Solving public problems is a challenging task, since members of the same community sometimes have very different solutions to shared problems. Lack of supportive ways to talk about those challenges can lead to misunderstandings, which in turn may create hostility across competing views. North Country Listens works with local and regional partners to bring people together for productive conversations that augment traditional forms of government, like town meeting or school board meetings.  Our vision is to support the North Country as a region of engaged communities that build on local knowledge and resources to get ‘unstuck’ and solve public problems.How-It-Works-Revised-Dec-2013


 The public conversations (sometimes referred to as deliberations) that North Country Listens supports, begins with community-based organizing, and defining or clarifying the issues. Below is an outline of the basic steps and achievements that occur in the process. This is only a general example; individual situations may call for some variations.

Identify an issue that needs your community’s engagement

Start by asking…

  1. What is happening that concerns us?
  2. What are we trying to accomplish or change?
  3. Would identifying common ground help us make progress on the issue?
  4. Is there a mix of individuals or groups that share the sense that this issue should be addressed?
  5. Do people need more information on the topic?

This is what it looks like…

  1. Local leaders, civic organizations, businesses, and members of the general community are recognizing and feeling the tensions of a complex issue.
  2. A decision needs to be made that requires some formal action by elected officials or community members.
  3. Traditional forms of addressing the issue have failed.
  4. Patterns of divisiveness are growing and have the potential to impede progress.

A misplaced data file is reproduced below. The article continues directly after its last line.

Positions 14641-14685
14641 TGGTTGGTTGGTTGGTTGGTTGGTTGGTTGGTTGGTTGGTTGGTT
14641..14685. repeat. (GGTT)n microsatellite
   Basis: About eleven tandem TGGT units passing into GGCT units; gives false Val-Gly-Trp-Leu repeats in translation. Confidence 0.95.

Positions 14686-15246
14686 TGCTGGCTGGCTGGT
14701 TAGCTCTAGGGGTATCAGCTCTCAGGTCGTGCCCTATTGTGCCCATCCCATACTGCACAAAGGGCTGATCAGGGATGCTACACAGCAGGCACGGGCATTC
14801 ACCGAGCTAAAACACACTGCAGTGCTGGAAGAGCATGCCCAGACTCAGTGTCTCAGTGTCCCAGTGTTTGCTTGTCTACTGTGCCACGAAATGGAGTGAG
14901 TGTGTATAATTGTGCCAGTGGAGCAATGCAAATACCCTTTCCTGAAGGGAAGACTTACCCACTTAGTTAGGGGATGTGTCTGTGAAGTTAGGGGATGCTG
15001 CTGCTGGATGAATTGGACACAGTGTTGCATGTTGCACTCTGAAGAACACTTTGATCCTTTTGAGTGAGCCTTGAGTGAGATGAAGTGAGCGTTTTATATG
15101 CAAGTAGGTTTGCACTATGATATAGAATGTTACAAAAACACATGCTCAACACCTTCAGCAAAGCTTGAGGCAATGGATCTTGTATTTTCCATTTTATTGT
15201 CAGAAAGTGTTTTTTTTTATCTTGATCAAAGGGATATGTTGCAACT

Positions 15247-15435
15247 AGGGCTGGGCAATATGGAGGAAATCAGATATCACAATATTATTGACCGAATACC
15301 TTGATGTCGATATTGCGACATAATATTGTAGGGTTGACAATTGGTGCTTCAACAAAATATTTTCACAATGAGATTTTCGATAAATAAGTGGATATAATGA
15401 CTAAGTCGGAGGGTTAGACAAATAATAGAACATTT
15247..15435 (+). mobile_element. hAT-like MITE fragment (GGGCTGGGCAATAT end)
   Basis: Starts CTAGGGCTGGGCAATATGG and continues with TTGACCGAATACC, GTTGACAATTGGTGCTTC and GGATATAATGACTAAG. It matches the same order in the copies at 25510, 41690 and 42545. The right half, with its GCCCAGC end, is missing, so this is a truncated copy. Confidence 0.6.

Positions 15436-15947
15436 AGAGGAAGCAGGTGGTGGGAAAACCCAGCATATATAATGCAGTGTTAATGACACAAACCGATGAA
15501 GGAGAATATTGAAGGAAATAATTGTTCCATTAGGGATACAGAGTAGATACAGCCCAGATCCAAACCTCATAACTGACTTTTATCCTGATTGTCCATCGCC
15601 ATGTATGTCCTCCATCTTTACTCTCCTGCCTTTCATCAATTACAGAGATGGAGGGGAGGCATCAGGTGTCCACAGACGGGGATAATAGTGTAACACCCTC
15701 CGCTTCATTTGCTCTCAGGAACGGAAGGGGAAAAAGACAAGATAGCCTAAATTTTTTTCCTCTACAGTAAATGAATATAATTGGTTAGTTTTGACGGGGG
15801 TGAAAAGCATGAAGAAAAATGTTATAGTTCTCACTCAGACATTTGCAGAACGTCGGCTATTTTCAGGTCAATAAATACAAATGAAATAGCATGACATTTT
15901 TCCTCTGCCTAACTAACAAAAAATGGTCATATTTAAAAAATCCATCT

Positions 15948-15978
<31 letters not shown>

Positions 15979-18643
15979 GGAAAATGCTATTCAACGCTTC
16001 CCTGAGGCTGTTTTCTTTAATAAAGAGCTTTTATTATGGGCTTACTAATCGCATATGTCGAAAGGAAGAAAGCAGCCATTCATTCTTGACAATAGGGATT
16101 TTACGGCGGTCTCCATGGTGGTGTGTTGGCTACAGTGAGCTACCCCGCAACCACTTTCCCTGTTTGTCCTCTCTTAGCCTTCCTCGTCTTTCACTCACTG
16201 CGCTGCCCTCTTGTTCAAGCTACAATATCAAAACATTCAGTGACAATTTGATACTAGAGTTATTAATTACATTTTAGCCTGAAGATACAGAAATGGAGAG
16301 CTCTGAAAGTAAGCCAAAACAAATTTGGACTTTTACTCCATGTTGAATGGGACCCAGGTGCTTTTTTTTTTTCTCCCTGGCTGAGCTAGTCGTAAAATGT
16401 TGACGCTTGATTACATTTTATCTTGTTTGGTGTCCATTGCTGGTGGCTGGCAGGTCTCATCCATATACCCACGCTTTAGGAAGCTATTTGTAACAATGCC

Organize a community conversation with participants, facilitators, and decision makers

Start by asking…

  1. How can we describe the situation so that it will interest all kinds of people?
  2. Who are the stakeholders and can we gather an initial working group of people who represent a mix of perspectives?
  3. Who are the decision makers and can we get them on board to seriously consider the input that can result from a fair and open process?
  4. Can our working group recruit broad based participation?

What is happening? Or What does it look like?

  1. A few people who represent different sides of the issue meet to talk about the value of bringing people together to be able to move forward.
  2. Establishing a working group helps build the foundation for broad based participation – a goal which must be kept in mind from the beginning.
  3. Initial conversations are had with decision makers to get their endorsement (fair and nuanced input about a tough decision is often appreciated by elected officials).
  4. NH Listens helps the working group plan a fair and open process. This can include surveys, listening sessions or public art to gather initial input, online and face to face deliberations, and prioritizing recommendations for action.

The community conversation occurs over an evening, a full day, or a few weeks

Start by asking…

  1. Did we get the word out to everyone?
  2. Does the media understand what we are trying to do?
  3. Are we ready to let people know what happened when the conversations are over?

What is happening?

  1. People attend one or multiple events to understand the process and get started.
  2. Facilitated small groups meet in mixed clusters (mixed in lots of ways – from views on the topic, to age and gender, to how long you have lived in the community and more)
  3. Participants explore the issue including personal knowledge, expert knowledge and sharing priorities and values.
  4. Several small groups identify actions and insights.
  5. All group information is compiled and shared.

Decision makers and community members then work together to enact the recommendations

Start by asking…

  1. Was the process fair?
  2. Did participants identify common ground and/or agree on core recommendations for action?
  3. What can we share with decision makers that show many sides of the issue and illustrate disagreement beyond a simple for-or-against stance?
  4. Are there groups of participants who want to report out to decision makers?
  5. Are there participants who wish to continue this process, either by supporting more public conversations or forming working groups to help implement the recommendations that resulted from the process?

What happens next?

  1. Results are shared among small groups.
  2. Participants respond to the results and plan to share the results with decision makers.
  3. Results are reported out to the public (e-mail, op-ed, report to local boards, etc.)
  4. Participants track the actions taken by decision makers.
  5. Participants form ongoing task and working groups for action going forward.
  6. Steering Committee remains in place in anticipation of the next conversation.

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